The Baldwin Trail was not as I remembered. Three weeks ago a brilliant moon lit the path that would lead me to my first marathon distance run. Turning into the parking lot at 4:30am Saturday, October 28, the trail was dark and lifeless. Thick clouds from a slow moving cold front hid the moon and stars. Moderate rain showers during the early morning hours dampened my mood. I did not have much interest in running 23 miles.
A small group of Galloway runners gathered in the cold blackness. Light drizzle mixed with a swirling wind that sent a shudder through several of us.
I took a few large gulps from my endurance drink and at 5:10 began the run with Chris, Brad, and Loretta.
The darkness enveloped us. We were running without lights and it became a struggle to stay on the path. I burned more energy trying to focus than I did running.
Jonathan caught up with our diminished group between mile three and four (Tim and Donna were out of town and Phil was working the Florida/Georgia Football game). After twenty minutes of stumblerunning Brad had to peel off and head back to the parking lot. The mood was somber (compared to many of our runs) and I felt like crap. We ran five minutes and walked for one minute, ran five and walked one...
Mile 4.5 and then mile 5. Mile 5.5 and then mile 6. Mile 6.5...
The early morning sky offered no light for nearly two hours.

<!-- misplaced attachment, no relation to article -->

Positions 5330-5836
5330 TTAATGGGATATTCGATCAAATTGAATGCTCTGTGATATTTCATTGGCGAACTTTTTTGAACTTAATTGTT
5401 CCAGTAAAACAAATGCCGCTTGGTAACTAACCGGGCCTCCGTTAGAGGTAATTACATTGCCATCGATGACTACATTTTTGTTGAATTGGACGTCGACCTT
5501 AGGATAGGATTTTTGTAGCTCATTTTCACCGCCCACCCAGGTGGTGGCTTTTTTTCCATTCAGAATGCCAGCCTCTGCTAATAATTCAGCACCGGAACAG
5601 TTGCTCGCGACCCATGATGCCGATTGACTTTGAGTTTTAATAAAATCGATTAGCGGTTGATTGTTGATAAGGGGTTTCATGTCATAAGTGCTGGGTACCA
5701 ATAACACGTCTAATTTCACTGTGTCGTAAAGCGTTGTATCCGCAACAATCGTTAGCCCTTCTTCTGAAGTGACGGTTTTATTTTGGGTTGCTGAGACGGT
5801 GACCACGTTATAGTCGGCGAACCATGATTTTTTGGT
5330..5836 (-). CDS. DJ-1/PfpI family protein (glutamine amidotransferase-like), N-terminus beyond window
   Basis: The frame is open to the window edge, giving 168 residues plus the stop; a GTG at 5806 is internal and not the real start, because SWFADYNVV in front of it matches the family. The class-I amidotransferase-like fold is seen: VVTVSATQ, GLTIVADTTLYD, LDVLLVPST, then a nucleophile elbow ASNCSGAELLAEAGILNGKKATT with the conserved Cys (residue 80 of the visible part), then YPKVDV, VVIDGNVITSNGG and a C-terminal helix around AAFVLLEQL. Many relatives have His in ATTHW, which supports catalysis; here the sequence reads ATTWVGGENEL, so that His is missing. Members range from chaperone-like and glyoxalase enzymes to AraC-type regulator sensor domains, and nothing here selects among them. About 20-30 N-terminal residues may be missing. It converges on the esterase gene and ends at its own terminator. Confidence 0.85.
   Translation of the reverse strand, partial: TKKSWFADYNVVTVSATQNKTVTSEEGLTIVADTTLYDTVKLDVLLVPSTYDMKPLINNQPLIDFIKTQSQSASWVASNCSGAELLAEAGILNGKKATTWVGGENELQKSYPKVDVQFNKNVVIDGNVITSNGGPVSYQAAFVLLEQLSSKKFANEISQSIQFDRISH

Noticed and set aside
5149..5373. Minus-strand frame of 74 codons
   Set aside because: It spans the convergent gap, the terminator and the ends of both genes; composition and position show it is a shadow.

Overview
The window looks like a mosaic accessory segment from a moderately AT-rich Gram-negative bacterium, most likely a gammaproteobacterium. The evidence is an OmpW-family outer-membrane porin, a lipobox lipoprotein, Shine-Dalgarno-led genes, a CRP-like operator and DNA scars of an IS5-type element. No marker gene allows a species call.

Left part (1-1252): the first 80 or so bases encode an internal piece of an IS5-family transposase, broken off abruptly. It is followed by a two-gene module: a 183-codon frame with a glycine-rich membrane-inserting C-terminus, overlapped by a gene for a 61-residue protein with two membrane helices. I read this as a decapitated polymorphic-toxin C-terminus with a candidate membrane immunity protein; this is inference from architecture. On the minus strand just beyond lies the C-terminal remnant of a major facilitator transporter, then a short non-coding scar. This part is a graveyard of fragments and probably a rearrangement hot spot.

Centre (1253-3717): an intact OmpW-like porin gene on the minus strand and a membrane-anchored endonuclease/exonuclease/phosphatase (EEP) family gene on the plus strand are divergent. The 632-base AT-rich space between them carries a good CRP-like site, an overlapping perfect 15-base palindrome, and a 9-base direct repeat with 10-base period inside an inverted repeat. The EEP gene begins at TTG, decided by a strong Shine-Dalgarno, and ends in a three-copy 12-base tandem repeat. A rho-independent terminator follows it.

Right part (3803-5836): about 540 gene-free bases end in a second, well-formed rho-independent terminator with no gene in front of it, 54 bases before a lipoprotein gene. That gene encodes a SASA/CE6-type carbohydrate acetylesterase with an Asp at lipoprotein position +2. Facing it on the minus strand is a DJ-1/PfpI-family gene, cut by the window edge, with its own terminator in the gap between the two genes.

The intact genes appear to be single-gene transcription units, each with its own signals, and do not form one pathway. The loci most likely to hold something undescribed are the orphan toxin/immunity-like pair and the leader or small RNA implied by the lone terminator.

We ran 11.5 miles in conditions that would not improve until we turned back home.
The turn home!
Every runner knows how good it feels to be fifty-one percent done.
After 7:00am the Baldwin Trail became manageable.
Darkness gave way to light.
Temperatures remained cool.
You wouldn’t imagine the final 11.5 miles to be easier than the first 11.5 miles but in many ways it was.
We finished running twenty-three miles at 9:00am. Four hours of running, walking, and trying our best not to step on any rattle snakes.
It was difficult but I’m glad I did not miss it.
Chris gets HUGE props for handling the run. He has done a great job with this program from the outset but Saturday was especially tough. I’m certain Donna is grateful for all of his (and Amanda's) efforts. Phil also deserves props for helping Chris get the coolers out onto the course the night before.
November 18, we’re back out on the trail for our final long run – 26 miles!
My fundraising is stuck at the halfway mark.
I know some of you are still planning to donate.
My recommendation –
Send it now. Don’t wait.
Thanks again for your support!
Make checks payable to:
The Donna Hicken Foundation
The Kurtis Group
425 8th ave. n.